An Accessory Dwelling Unit (ADU) is a secondary apartment or house that shares with the main house. Sometimes, it can be attached to the main property or may be entirely separate. Owning a rental property can be a rewarding real estate investment, as McCaw Property Management states.
Types of ADUs
ADUs can occur in numerous forms, such as:
- Converting an interior space into ADU – For example, converting a sunroom or porch into a living area.
- Garage conversion – Turning your garage into an ADU. If there is an attic above the garage, it can also become an extra living space.
- Freestanding ADUs – These ADUs have no connection with the main building.
- Attached ADUs – These are ADUs that have a connection to the interior of the home. Sometimes, they may have a separate entrance.
Why are people considering ADUs?
Presently, there is enormous pressure on the rental market. Houses are no longer affordable. Because of this, some states and local governments are easing zoning laws to make homeowners have ADUs.
In some states, the government even offers incentives for ADU construction. If you are a homeowner, you may be considering it too.
Should you add an ADU for rental?
If you are wondering whether you should add an ADU to your home for rental purposes, it would be best to look at the pros and cons.
Pros of Adding an ADU
1. An ADU will provide an additional source of income
Most places are experiencing a housing shortage. For instance, there is a high demand for rental properties in California. As First & Main Management advises, you can make more money from your home if you add an ADU for rent. The ADU will serve as a source of passive income.
On average, the rent for an ADU is about $1500. The rent is even higher in some regions. You can add an ADU to your property and start having tenants.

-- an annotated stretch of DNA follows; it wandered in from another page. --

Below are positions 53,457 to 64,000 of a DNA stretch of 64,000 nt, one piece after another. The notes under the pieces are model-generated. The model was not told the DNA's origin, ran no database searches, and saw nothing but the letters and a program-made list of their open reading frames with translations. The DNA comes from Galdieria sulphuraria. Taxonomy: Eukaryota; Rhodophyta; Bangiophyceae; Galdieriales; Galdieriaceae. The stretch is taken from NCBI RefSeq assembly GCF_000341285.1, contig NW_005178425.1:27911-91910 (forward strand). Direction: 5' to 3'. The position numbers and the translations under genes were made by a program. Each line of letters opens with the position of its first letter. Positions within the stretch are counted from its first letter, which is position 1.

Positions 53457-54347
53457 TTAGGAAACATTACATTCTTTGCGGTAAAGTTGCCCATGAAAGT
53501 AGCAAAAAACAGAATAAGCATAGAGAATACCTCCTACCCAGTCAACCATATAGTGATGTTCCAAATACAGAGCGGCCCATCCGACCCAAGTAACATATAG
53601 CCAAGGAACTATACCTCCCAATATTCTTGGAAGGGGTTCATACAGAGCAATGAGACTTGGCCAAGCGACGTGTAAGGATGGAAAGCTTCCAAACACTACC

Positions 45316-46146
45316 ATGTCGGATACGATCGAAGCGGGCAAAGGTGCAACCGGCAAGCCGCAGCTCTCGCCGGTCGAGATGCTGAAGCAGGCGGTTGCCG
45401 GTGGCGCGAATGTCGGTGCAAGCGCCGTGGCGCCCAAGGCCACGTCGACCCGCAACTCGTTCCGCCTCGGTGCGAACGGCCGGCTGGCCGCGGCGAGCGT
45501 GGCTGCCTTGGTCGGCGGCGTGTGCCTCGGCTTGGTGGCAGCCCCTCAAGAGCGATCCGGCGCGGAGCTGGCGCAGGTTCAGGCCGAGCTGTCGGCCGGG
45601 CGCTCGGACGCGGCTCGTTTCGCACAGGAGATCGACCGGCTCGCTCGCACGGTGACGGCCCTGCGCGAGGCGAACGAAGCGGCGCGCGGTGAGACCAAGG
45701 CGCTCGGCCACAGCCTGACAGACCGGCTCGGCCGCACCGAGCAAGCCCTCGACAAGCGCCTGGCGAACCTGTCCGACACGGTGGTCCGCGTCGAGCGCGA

Although adding an ADU may cost money, you will recover your investment in a few years and keep generating rental income for a long time. An ADU is a valuable investment, whether for short-term or long-term rental.
2. An ADU will add more value to your home
In addition to generating passive income, an ADU will add more value to your property. If you decide to sell your home in the future, it will not stay long in the market. You will also sell it at a higher price. That is because buyers love properties that have ADUs.
They like the idea that they will generate rental income or have extra space for various purposes. Surveys show that if there are many properties for sale in a location, the ones with ADUs will sell for more and faster.
3. Ease of financing
Adding an ADU to your home is an investment that requires money. However, it is easier to finance it. Presently, interest rates are low. That means this is a good time to invest in an ADU. You may decide to finance your existing home loans. In the end, you can use some money to construct an ADU.
Since the interest rates are low, the rental income from the ADU will easily cover the mortgage. In states like California, there are legislations to help homeowners secure loans for ADUs.
Before now, homeowners needed to reside on the property before they may rent out the ADU. However, that is no longer the case. Property owners can now rent out the main building and the ADU.
4. Perfect for adult children
Most young adults all struggling to pay their rent or save money for their future homes. You may decide to have an ADU for adult children just out of college. Doing so will provide them with privacy and affordable housing. It will also help them to save money for their future plans. The subsidized rents they pay will help you cover the cost of the ADU.
Cons of adding an ADU
1. Landlord Duties
Becoming a landlord comes with several responsibilities. You need to manage the property. That entails finding good renters, retaining tenants, property repairs and maintenance, collecting rents, evictions, etc. It may be more challenging to perform all these when the tenants reside close to you.
2. Privacy issues
Privacy becomes an issue if you are converting an area within your primary residence or a room into an ADU. That means some parties may not feel comfortable: your tenant, members of your household, or you.
The bottom line: Should you add an ADU to rent?
Adding an ADU to your property for rental purposes have more benefits than downsides. As you can see, the pros outweigh the cons. If you are planning to add an ADU, we recommend that you always use qualified contractors who have enough experience for the job.
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